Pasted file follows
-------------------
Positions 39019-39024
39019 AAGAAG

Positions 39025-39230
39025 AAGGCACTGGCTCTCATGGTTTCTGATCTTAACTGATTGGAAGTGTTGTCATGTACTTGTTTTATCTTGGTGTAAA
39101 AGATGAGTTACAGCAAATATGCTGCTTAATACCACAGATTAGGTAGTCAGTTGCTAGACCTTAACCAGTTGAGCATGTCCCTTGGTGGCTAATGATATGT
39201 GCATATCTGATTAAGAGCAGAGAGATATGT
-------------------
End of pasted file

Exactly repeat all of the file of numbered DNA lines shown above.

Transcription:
Positions 39019-39024
39019 AAGAAG

Positions 39025-39230
39025 AAGGCACTGGCTCTCATGGTTTCTGATCTTAACTGATTGGAAGTGTTGTCATGTACTTGTTTTATCTTGGTGTAAA
39101 AGATGAGTTACAGCAAATATGCTGCTTAATACCACAGATTAGGTAGTCAGTTGCTAGACCTTAACCAGTTGAGCATGTCCCTTGGTGGCTAATGATATGT
39201 GCATATCTGATTAAGAGCAGAGAGATATGT